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NISTIR 8176: Linux app container security

Application Containers are slowly finding adoption in enterprise IT infrastructures. Security guidelines and countermeasures have been proposed to address security concerns associated with the deployment of application container platforms. To assess the effectiveness of the security solutions implemented based on these recommendations, it is necessary to analyze those solutions and outline the security assurance requirements they must satisfy to meet their intended objectives. This is the contribution of this document. The focus is on application containers on a Linux platform.

Keywords: application container; capabilities; Cgroups; container image; container registry; kernel loadable module; Linux kernel; namespace; TPM

 

https://csrc.nist.gov/publications/detail/nistir/8176/final

https://csrc.nist.gov/News/2017/NIST-Releases-NISTIR-8176

http://doi.org/10.6028/NIST.IR.8176

 

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more on Google NERF

Google NERF looks interesting, they keep UEFI’s PI but replace the UEFI layers with Linux kernel, and the code is written in Go. Looks like they’re focusing on removing dynamic code in UEFI and SMM. Unclear about their position towards dynamic code in ACPI, as well as PCIe (eg, PCIleech-style attacks).

The slides from the recent North American OSS presentation are online, but I can’t find the video online:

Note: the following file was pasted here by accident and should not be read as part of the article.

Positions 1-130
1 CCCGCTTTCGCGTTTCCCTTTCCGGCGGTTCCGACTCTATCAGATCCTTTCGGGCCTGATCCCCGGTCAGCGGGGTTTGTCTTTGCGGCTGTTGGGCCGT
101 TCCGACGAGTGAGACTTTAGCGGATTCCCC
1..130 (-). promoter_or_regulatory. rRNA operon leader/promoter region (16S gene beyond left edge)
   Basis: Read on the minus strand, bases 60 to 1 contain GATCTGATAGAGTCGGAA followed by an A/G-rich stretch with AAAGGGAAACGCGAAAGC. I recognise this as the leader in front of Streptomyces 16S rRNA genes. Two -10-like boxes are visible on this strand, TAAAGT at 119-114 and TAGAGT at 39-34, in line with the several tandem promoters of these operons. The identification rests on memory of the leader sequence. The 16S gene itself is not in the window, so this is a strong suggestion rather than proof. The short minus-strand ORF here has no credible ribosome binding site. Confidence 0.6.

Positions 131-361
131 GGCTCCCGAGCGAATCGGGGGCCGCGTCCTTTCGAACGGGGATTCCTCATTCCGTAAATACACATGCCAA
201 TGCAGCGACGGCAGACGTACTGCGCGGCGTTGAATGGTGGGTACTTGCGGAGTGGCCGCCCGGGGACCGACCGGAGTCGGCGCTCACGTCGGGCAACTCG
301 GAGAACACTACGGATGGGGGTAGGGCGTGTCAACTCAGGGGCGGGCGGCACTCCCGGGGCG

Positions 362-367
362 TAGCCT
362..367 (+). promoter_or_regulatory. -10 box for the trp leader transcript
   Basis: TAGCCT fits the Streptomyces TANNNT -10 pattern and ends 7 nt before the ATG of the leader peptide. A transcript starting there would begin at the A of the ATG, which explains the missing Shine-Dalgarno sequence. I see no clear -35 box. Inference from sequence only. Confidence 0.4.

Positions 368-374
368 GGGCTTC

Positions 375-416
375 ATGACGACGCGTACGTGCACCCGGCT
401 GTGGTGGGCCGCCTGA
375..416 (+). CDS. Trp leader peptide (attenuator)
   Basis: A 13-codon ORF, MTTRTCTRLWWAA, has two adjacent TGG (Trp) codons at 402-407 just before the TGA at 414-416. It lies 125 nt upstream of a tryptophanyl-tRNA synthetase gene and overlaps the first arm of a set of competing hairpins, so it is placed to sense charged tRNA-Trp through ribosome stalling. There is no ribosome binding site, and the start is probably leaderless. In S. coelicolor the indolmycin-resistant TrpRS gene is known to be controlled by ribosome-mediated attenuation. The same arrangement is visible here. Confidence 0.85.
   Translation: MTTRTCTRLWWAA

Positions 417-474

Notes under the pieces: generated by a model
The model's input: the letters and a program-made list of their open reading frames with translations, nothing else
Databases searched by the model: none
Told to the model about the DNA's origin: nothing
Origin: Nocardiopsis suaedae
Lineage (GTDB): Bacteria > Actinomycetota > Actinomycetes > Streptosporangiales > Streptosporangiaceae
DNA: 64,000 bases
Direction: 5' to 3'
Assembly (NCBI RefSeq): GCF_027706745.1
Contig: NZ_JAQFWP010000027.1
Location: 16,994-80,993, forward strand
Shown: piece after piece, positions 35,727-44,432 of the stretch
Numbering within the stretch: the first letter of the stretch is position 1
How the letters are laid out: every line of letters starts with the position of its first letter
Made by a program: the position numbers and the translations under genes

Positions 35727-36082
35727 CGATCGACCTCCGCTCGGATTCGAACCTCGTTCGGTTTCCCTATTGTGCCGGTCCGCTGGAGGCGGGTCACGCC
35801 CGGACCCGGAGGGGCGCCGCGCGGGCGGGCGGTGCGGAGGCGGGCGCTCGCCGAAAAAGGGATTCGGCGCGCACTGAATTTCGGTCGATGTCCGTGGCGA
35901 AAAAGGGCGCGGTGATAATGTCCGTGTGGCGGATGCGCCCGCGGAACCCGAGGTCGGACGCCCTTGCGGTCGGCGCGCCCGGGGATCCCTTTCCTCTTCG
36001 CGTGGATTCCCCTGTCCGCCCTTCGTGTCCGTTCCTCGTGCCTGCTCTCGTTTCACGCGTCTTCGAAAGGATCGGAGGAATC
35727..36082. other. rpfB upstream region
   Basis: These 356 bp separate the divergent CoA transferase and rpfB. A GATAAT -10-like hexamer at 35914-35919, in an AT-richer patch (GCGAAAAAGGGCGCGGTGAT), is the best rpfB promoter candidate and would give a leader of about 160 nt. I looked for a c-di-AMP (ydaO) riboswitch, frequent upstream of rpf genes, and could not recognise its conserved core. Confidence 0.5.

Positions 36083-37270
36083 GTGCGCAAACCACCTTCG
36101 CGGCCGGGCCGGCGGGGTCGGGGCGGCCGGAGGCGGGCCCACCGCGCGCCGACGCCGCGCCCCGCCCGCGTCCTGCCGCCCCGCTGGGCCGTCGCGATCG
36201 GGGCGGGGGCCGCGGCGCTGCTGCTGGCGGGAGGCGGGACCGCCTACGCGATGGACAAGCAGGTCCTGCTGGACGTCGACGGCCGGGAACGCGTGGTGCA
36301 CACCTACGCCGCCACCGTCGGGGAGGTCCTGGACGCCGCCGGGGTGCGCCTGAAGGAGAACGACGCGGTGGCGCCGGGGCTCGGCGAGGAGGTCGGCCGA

http://schd.ws/hosted_files/ossna2017/91/Linuxcon%202017%20NERF.pdf

There’s an upcoming European OSS event upcoming:

Replace Your Exploit-Ridden Firmware with Linux
Ronald Minnich, Google

With the WikiLeaks release of the vault7 material, the security of the UEFI (Unified Extensible Firmware Interface) firmware used in most PCs and laptops is once again a concern. UEFI is a proprietary and closed-source operating system, with a codebase almost as large as the Linux kernel, that runs when the system is powered on and continues to run after it boots the OS (hence its designation as a “Ring -2 hypervisor”). It is a great place to hide exploits since it never stops running, and these exploits are undetectable by kernels and programs. Our answer to this is NERF (Non-Extensible Reduced Firmware), an open source software system developed at Google to replace almost all of UEFI firmware with a tiny Linux kernel and initramfs. The initramfs file system contains an init and command line utilities from the u-root project (http://u-root.tk/), which are written in the Go language.